What’s Causing Your Tooth Sensitivity?
About 1 in 8 people have sensitive teeth, according to a study in the March 2013 issue of the Journal of American Dentistry. If you’ve chalked your sensitive teeth up to either bad luck or bad genetics, you might want to think again: There’s a good chance that your dental dilemmas are being triggered by improper brushing or too many sugary drinks.
First, some background: Our teeth are coated with an outer, protective layer of enamel, then another, inner layer of dentin, says Ana Paula Ferraz-Dougherty, DDS, a dentist at Rolling Oaks Dental in San Antonio, Texas, and a national spokeswoman for the American Dental Association (ADA). When the enamel on our teeth wears down, we’re especially susceptible to very hot, cold, sweet, and acidic foods and drinks, which work their way through the tiny tubules in the dentin and irritate the underlying nerves. When this happens, you might feel a shocking sensation that can radiate through the tooth for moments to hours.
The good news: There are steps you can take to ease and prevent tooth sensitivity. Here are eight strategies that work.
Vigorous brushing won’t make your teeth any cleaner, but it can increase your risk for tooth sensitivity. That’s because too-tough brushing can cause your gums to pull away from your teeth, exposing the nerve and setting you up for tooth pain.
Use a soft-bristled brush with the ADA-accepted seal of approval. Using short strokes, brush your teeth twice a day in a gentle up-and-down motion — not from side-to-side. “Almost think of it like massaging your teeth and gums versus a hard scrubbing,” . “As long as you’re doing it twice a day for two minutes, it will be effective.”
Use a Desensitizing Toothpaste
Over-the-counter desensitizing toothpastes contain a compound that helps block the transmission of sensation from the tooth to the nerve, says Ferraz-Dougherty. Use it twice daily; you should notice less sensitivity within a few weeks. For very tender areas, try rubbing a bit of desensitizing toothpaste directly on the tooth, suggests the British Dental Health Foundation (BDHF).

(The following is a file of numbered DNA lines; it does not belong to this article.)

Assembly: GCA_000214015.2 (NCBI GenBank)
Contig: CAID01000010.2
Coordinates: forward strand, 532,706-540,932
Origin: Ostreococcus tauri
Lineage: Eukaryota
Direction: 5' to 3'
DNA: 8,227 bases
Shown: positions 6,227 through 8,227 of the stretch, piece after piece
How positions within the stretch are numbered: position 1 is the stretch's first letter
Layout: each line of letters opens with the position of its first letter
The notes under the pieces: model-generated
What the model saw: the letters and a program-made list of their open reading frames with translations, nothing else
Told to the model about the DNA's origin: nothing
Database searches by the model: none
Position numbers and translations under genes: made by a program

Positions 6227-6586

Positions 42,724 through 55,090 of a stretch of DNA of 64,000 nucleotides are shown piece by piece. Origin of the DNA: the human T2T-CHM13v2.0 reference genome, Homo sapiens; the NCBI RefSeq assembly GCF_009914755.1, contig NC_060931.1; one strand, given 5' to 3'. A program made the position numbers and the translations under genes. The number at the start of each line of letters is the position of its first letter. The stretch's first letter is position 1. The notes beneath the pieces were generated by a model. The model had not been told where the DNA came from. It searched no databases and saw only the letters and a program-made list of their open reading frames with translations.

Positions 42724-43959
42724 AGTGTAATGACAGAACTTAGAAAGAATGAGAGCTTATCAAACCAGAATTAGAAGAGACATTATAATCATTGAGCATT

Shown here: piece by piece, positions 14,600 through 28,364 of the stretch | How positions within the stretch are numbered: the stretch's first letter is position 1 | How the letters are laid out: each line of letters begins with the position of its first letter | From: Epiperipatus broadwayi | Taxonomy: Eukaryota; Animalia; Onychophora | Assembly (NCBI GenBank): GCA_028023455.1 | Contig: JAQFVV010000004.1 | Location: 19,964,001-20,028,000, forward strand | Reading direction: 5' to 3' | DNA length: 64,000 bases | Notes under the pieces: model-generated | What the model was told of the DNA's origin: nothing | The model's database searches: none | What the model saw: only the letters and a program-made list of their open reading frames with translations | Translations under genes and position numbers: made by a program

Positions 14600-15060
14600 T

Rinse With a Fluoride Mouthwash
The fluoride in over-the-counter fluoride mouthwashes can strengthen your teeth’s enamel layer, helping to [protect against] sensitivity,” says Dr. Shrama, who recommends choosing an ADA-approved product. (Bonus: Fluoride also can protect against tooth decay and cavities, which can also cause sensitive teeth, says the ADA.) Just remember to rinse daily with the mouthwash after brushing your teeth.
Avoid Acidic Drinks
Highly acidic foods and drinks wear away your teeth’s enamel, leaving you susceptible to tooth sensitivity and tooth decay, says Dr Shara. Plus, they can also cause the gum line to recede, which exposes the nerves. Carbonated sodas, citrus fruit-based juices, and citrus fruits are all acidic. Instead of eating citrus fruits by themselves, try adding them to a meal: The other foods serve as a buffer, which helps lower the pH levels in your mouth. And be sure to wait at least 30 minutes after eating citrus fruits to brush your teeth. “The acid weakens tooth enamel, and brushing too soon may damage the enamel,”
Skip the Tooth Bleaching
Both at-home whitening kits and in-office teeth whitening procedures can cause some temporary sensitivity, says Ferraz-Dougherty, so if you have sensitive teeth and want to brighten your pearly whites, be sure to let your dentist know about your condition. “If you have sensitive teeth, they may not recommend whitening for you,” Dr Sharma Says.
Bite Down on a Mouth Guard
If you grind your teeth — a condition called bruxism — you can wear down the enamel, which could trigger sensitivity. Since people commonly grind their teeth at night, talk to your dentist about being fitted for a mouth guard that you can wear while you sleep. Another suggestion: Because tooth grinding is often a sign of stress, you may also need to incorporate more de-stressing lifestyle changes into your day (think: exercising, meditation, and more), advises the ADA.
Consider In-Office Treatments
If you have severely sensitive teeth, you might want to consider an in-office dental treatment. Gel fluoride treatments (available in higher concentrations than you’d find in over-the-counter products), crowns, inlays, or bonding can all help cover sensitive areas on your teeth, the ADA says. For severe cases, you can also have a gum graft (a procedure that removes a section of your gum from one area of your mouth and moves it to the area where your gums have receded) or, if the pain can’t be managed, a root canal to remove the nerve. “If everything else doesn’t help, these are kind of a last resort,”